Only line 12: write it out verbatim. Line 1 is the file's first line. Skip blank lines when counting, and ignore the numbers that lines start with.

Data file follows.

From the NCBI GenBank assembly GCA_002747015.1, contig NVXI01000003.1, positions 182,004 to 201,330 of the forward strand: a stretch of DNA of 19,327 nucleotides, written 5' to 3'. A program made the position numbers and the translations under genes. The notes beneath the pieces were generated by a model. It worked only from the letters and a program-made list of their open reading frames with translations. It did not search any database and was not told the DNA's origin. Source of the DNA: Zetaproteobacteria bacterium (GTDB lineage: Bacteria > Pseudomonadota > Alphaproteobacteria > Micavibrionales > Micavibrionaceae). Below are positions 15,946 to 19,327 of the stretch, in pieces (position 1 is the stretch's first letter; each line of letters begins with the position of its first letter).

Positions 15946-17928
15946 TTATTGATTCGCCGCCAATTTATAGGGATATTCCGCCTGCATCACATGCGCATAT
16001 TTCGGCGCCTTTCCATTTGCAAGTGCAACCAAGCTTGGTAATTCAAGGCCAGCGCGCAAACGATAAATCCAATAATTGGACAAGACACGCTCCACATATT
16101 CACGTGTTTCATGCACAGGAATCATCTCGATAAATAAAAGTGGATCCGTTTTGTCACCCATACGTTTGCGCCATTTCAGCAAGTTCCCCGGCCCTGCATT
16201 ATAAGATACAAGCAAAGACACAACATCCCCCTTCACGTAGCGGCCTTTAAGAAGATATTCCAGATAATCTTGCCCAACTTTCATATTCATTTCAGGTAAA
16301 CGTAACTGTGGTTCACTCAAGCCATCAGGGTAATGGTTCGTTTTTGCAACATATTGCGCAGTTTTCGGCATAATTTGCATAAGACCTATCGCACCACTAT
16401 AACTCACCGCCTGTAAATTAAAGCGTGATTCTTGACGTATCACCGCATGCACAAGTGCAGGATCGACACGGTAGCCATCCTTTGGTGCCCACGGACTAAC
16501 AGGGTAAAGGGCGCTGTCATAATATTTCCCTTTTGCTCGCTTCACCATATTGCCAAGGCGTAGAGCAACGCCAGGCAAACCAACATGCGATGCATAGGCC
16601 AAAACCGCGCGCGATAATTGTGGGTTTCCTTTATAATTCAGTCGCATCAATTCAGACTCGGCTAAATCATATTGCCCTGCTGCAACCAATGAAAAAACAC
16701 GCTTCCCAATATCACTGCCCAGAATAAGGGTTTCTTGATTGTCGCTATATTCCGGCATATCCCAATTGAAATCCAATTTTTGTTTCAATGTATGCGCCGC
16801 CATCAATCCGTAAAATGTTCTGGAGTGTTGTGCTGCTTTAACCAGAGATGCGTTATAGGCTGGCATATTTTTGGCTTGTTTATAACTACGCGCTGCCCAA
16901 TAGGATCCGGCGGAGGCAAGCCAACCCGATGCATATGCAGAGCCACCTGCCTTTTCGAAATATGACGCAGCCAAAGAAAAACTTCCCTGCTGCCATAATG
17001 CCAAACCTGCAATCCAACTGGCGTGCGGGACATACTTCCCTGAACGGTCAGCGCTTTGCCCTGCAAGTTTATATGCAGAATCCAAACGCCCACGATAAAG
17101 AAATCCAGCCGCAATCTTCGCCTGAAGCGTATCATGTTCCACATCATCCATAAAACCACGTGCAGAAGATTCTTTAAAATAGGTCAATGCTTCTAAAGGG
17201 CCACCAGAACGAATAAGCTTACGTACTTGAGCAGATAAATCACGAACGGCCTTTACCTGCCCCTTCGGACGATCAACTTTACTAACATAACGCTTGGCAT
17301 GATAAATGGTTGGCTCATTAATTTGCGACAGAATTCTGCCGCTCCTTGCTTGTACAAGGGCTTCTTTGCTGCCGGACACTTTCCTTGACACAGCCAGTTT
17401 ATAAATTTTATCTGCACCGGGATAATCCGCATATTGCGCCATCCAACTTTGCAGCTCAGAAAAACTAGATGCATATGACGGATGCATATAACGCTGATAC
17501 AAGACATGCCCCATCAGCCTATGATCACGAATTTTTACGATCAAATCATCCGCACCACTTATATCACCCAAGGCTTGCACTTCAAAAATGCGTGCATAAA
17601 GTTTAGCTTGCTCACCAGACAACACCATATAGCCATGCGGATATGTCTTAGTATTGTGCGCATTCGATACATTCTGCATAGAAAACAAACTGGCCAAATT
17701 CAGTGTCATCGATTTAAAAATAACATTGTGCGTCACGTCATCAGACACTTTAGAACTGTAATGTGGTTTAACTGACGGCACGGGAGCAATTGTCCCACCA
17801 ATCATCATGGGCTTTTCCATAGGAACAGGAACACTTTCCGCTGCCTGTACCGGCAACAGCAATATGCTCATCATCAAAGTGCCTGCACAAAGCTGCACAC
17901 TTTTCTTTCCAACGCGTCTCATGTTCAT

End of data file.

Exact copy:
16801 CATCAATCCGTAAAATGTTCTGGAGTGTTGTGCTGCTTTAACCAGAGATGCGTTATAGGCTGGCATATTTTTGGCTTGTTTATAACTACGCGCTGCCCAA